• ng-required
  • ng-minlength
  • ng-maxlength
  • ng-pattern

Properties for the models:

  • $pristine (class ng-pristine)
  • $dirty (class ng-dirty)
  • $touched (class ng-touched)
  • $valid (class ng-valid)
  • $invalid (class ng-invalid)

A Brief Overview of JSON

JSON stands for JavaScript Object Notation. It’s the text format used for sharing data, and is the most popular data transmission format. JSON is used for local data while JSONP is used for remote data.

Here are a few other things to keep in mind about this data format:

  • JSON is language independent (it’s available in php, Python, etc)
  • JSON keys are wrapped in quotes
  • JSON keys can be any valid string
  • Special characters can make it difficult to access data, and you should use underscores instead of hyphens
  • JSON has to be parsed into JavaScript (which can be done with eval or JSON.parse – JSON.stringify does the opposite of parse)
  • A great alternative to XML

JSONP

  • Stands for JSON with padding
  • Used for cross domain requests
  • Request URL incorporates the name of a callback function according to syntax defined by the service you’re using

Response Formats

  • JSON object
  • JSON array
  • JSONP (function)
  • Browsers enforce same-origin policy

Cross-Site Script Injection (XSSI)

  • Protecting against XSSI – can strip out malformed code
  • If downloaded directly, it isn’t parsed and creates an error

Alternatives to JSON

XML

  • Extensible Markup Language
  • Was widely used before JSON became popular
  • We can convert JSON to XML with different services

YAML

  • Was created to be human readable
  • Another language used to interchange data on the web
  • Uses white space, including indents and blank lines, which increases the size of YAML but makes it easier for humans to read
  • Uses key value pairs
  • Strings don’t need to be quoted
  • Supports explicit data typing
  • Supports single-line comments that are denoted by # (JSON doesn’t allow commenting)
  • JSON is good for basic use cases and has parsing built into JavaScript, while YAML is not directly usable in JavaScript

New Design for Green Apple Website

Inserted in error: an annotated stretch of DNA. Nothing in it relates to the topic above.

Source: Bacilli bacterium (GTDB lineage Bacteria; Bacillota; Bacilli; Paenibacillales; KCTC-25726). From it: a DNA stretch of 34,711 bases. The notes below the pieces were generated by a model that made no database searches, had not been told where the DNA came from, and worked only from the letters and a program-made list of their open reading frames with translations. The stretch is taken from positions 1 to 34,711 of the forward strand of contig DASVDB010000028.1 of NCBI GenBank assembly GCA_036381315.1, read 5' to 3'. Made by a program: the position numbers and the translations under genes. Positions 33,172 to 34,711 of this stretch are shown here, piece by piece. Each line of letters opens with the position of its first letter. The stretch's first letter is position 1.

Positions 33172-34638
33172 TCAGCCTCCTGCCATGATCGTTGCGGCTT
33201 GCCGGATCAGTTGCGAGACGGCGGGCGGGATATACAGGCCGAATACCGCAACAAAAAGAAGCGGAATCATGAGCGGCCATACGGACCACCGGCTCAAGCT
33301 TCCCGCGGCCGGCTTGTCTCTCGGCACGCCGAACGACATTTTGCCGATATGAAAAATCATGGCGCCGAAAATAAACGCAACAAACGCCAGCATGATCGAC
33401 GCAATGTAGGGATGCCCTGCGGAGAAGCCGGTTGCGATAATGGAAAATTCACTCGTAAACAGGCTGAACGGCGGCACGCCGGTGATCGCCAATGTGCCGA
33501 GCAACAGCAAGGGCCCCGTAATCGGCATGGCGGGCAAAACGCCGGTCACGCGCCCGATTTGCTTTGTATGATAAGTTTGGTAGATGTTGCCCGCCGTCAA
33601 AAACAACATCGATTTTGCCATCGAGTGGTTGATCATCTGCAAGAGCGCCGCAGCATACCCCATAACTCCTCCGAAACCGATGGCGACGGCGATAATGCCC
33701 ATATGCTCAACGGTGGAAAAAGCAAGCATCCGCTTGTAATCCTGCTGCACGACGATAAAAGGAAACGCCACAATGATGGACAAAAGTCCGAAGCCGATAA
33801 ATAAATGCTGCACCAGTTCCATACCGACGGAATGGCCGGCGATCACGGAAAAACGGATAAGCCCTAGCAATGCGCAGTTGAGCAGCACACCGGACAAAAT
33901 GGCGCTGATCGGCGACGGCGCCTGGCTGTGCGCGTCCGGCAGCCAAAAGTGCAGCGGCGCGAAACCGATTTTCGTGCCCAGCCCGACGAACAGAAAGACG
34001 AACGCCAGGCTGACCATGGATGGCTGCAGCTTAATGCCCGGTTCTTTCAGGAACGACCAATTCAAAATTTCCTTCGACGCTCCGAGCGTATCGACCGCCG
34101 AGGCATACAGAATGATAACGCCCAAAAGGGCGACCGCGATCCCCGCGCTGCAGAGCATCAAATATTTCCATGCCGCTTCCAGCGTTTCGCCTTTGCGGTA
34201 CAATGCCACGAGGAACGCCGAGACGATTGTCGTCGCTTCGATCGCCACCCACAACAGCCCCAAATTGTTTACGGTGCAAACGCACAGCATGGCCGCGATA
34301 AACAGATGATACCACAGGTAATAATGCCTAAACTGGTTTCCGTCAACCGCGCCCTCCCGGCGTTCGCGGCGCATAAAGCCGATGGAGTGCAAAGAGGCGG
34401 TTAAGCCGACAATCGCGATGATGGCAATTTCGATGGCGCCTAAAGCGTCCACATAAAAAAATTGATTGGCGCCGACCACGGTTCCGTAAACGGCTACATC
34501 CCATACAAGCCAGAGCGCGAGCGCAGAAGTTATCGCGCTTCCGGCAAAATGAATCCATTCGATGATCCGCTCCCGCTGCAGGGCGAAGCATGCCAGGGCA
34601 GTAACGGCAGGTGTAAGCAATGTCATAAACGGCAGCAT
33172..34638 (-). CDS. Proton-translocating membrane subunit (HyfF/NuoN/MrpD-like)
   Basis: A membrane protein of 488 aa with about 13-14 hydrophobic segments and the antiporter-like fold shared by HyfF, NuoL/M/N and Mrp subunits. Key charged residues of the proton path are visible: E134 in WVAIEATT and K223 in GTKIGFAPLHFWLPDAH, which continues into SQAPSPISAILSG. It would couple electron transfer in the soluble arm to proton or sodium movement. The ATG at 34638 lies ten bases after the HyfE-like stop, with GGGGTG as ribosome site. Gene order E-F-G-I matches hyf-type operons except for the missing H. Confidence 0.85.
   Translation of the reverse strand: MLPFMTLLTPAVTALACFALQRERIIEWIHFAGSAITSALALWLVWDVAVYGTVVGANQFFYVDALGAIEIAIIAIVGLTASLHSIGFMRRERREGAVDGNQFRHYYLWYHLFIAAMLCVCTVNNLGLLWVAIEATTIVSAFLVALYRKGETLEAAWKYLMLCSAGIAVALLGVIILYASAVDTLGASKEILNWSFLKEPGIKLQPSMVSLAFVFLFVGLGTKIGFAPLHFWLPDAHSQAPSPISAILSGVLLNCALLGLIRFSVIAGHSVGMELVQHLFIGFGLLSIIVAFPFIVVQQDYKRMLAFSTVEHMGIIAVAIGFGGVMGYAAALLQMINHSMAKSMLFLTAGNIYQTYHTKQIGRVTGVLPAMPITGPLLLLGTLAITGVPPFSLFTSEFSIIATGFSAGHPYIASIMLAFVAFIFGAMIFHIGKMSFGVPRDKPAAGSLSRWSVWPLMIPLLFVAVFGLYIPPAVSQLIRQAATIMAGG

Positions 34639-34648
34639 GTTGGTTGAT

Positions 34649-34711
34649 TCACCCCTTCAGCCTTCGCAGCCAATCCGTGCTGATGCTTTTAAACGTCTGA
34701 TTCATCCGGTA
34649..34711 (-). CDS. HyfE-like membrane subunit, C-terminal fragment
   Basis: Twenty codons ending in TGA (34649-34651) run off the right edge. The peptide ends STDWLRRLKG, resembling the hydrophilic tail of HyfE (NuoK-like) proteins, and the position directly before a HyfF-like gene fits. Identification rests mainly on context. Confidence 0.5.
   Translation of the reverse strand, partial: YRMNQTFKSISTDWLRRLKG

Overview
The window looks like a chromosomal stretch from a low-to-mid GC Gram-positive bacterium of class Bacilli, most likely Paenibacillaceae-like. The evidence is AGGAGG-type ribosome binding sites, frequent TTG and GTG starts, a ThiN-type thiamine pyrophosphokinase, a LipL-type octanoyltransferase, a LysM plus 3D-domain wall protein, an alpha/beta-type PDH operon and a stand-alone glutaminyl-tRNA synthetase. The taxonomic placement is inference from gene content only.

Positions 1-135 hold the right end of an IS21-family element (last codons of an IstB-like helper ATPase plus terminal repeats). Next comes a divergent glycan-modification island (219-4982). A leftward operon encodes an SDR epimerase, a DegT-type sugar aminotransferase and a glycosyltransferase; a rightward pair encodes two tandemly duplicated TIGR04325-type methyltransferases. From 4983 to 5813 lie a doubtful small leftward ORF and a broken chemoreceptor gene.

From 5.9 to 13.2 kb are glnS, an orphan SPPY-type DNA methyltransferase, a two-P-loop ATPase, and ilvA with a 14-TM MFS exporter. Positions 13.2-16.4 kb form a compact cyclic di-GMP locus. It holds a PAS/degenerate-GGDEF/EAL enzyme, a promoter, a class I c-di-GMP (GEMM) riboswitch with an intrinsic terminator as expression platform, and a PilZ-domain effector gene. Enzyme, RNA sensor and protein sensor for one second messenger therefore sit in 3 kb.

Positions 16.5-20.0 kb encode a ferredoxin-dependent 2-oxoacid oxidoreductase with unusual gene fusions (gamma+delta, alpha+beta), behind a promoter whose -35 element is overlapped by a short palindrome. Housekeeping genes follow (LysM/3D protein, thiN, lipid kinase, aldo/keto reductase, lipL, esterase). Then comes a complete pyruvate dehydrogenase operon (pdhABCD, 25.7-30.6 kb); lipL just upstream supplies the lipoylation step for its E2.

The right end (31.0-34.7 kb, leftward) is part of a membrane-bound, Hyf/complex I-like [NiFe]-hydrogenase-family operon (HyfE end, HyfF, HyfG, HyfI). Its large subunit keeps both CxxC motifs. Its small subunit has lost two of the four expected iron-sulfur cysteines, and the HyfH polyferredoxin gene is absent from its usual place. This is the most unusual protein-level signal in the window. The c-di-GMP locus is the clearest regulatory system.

Today we relaunched the greenapple.org website. The site was in dire need of a facelift – it wasn’t responsive, it had an odd user experience, and the CMS made it difficult for editors to make updates.

Here is what the homepage previously looked like:

Green Apple old screenshot

And here’s what it looked like after I overhauled the design:

Green Apple

Our content specialists simplified the website’s content, and I worked on giving the overall look and feel a more modern look. I selected images for the new site, created icons, and coded it so that editors can easily swap out banner images. The website also uses SASS to make it easier for me to make global changes to colors, padding, and so on and so forth.

It’s always fun getting to rework a website, and compare and contrast the changes made in any given update.

A Brief Overview of PHP

PHP is an open-source, server-side scripting language that was designed to be used with HTML. It can be object-oriented, and here is an overview of some of its features:

Data Types

Arrays

  • To create a variable and assign it to an empty array, use the following format $newarr = array();
  • To create a variable and assign it to an array, use: $newarr = array(1,2,3,4,5,6);

Associative Arrays

  • Associative arrays are an object-indexed collection of objects, used when you need a key to retrieve data.

Constants

  • The value of constants doesn’t change.
  • Use quotes when defining the constant, define("CONST_VALUE", 10), once it’s been defined, don’t use the quotes when referencing it.
  • You can’t redefine constants.

Booleans

  • When PHP outputs ‘true’ into a string, it outputs 1. For ‘false,’ it outputs nothing.
  • To check if a variable is a boolean, use is_bool();
  • True and False can be written in uppercase or lowercase

Floats

  • round(number1, number2) takes a number and how many significant digits you want there to be
  • ceil(number) ceiling always rounds up
  • floor(number) floor always rounds down
  • is_float(number) to determine whether something is a float

Functions

  • strtolower() changes a string to lower-case
  • strtoupper() changes a string to upper-case
  • ucfirst() changes first letter in string to upper-case
  • ucwords() changes first letter of every word in the string to upper-case
  • strleng() finds length of the string
  • trim() eliminates white spaces
  • strstr() find a string within a string (pass two parameters). Find a string within a string
  • str_replace() takes three parameters – the string you’re looking for, what you want to replace it with, and the item we’re searching in

Integers

  • abs(0 - 100) absolute value
  • pow(3, 6) exponential (first number to the power of the second number)
  • sqrt(25) square root
  • fmod(17, 3) modulo
  • rand() random
  • rand(1,20) random (min, max)
  • is_int(number) to determine whether something is an integer

Null and Empty

  • Case insensitive
  • is_null(); will test if an item is null
  • An empty string, null, 0, 0.0, “0”, false, and an empty array, are all considered items that are empty

Strings

  • Strings can include letters, text, html.